This Wednesday delivered not just the penultimate episode of Loki, but also a new Simpsons short titled “The Good, The Bart, and The Loki” that crossed over with the MCU. Tom Hiddleston reprised his role as the God of Mischief for a brief five-minute skit which saw the trickster banished from Asgard to Springfield. The short was basically an excuse to shove in as many references to the Marvel universe as possible, but it turns out one planned cameo was blocked by Marvel themselves.
Simpsons showrunner Al Jean explained to ComicBook.com that the original intention was to include the late, legendary Stan Lee in the short by reutilizing some dialogue Lee recorded for one of his guest spots on the animated series. However, Marvel Studios blocked the idea, citing their policy that Lee should no longer have any cameos in their productions following his passing in 2019. Here’s what Jean had to say:
“Only one time [did Marvel intervene]. It wasn’t a joke. We just thought, ‘Oh, we have Stan Lee audio from when he was on our show, could we cameo him in? And they said that their policy is he doesn’t cameo now that he’s passed away, which is a completely understandable policy. That was their only note and that was, of course, easily done. And the Grogu note [for the Star Wars-themed short] made total sense, too. It was like, if you let everybody use Grogu in their stuff that wanted to, it would be all over. Believe me, I respect that these franchises have a great power beyond ours. I respect it.”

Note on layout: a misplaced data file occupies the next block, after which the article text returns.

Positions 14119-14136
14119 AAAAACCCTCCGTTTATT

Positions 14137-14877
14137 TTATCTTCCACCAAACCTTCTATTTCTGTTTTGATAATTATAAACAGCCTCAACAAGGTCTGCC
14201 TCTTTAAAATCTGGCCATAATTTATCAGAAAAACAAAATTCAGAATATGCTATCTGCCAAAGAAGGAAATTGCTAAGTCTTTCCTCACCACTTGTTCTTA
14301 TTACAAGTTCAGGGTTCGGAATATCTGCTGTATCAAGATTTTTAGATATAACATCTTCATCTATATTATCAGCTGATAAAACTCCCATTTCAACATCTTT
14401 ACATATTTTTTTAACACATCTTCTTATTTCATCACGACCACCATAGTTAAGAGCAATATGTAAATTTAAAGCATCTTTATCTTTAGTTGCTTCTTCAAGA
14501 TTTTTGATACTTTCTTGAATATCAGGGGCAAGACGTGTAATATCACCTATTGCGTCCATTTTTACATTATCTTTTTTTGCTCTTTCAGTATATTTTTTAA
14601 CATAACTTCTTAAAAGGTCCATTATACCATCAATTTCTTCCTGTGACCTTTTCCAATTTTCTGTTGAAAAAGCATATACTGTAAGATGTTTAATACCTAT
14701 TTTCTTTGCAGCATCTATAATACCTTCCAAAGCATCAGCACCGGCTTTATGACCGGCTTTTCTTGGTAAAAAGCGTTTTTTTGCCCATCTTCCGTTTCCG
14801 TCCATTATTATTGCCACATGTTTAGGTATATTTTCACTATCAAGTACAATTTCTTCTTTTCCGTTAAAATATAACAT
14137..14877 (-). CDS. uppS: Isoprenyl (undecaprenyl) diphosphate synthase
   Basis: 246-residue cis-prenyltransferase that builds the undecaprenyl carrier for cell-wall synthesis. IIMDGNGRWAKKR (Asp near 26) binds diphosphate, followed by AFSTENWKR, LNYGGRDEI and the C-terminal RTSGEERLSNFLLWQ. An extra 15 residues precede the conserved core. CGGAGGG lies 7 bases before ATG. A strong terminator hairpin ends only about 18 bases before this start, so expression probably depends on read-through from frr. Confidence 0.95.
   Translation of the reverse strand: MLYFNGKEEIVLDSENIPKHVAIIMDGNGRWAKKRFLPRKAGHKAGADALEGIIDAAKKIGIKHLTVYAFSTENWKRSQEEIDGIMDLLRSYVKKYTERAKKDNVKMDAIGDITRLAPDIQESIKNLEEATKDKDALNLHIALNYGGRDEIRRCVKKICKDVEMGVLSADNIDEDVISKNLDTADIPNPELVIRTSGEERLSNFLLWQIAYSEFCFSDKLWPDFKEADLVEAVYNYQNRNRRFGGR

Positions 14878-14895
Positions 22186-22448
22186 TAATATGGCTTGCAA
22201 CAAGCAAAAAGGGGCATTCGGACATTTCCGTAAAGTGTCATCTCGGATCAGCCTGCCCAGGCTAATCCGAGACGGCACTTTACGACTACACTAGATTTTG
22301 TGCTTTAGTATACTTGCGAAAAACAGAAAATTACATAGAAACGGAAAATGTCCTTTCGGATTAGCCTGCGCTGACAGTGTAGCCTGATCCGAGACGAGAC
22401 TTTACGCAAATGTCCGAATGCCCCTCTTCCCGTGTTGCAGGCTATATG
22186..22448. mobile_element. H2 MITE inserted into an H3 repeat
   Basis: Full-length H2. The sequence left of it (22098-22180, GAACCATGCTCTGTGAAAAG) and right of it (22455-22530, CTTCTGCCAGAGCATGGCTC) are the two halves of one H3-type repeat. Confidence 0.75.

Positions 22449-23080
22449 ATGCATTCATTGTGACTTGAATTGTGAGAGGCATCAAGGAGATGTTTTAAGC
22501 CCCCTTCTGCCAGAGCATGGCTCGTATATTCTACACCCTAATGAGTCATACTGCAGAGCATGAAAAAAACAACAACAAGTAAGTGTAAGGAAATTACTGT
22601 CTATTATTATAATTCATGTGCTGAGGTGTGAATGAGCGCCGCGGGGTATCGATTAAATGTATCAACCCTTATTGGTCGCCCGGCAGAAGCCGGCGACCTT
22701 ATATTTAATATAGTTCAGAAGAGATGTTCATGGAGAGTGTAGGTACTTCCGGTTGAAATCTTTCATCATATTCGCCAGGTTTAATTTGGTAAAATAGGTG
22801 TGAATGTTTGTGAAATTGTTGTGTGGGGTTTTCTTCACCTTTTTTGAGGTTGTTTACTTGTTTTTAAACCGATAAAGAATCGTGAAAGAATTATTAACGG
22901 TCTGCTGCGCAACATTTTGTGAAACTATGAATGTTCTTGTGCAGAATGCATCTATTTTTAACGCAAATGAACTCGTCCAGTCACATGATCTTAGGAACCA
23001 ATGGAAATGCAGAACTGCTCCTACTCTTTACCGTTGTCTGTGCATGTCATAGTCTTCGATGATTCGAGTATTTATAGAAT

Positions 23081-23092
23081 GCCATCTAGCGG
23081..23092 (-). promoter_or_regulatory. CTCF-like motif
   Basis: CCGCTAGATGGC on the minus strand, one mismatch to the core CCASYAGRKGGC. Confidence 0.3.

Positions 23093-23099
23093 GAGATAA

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In his response, Jean also refers to the one joke Disney blocked from the last Simpsons short, “The Force Awakens From Its Nap”, which debuted on Star Wars Day. That was supposed to feature The Mandalorian‘s Grogu, but this ultimately wasn’t allowed due to Disney not wanting to overexpose the loveable Baby Yoda. Both the Star Wars and Marvel crossover shorts managed to squeeze in a tirade of other references, though, so that more than made up for these two vetoed cameos.
The revelation that Marvel doesn’t want to include Lee in any future project, even animated ones, is somewhat surprising. Presumably it’s a decision made out of respect for the comic book creator, or perhaps even a request from his family or estate not to exploit his image. Either way, the era of awaiting a sneaky cameo from Stan Lee in each new Marvel production that comes out is well and truly over.
If you haven’t done so already, you can catch The Simpsons: “The Good, The Bad, and The Loki” on Disney Plus now.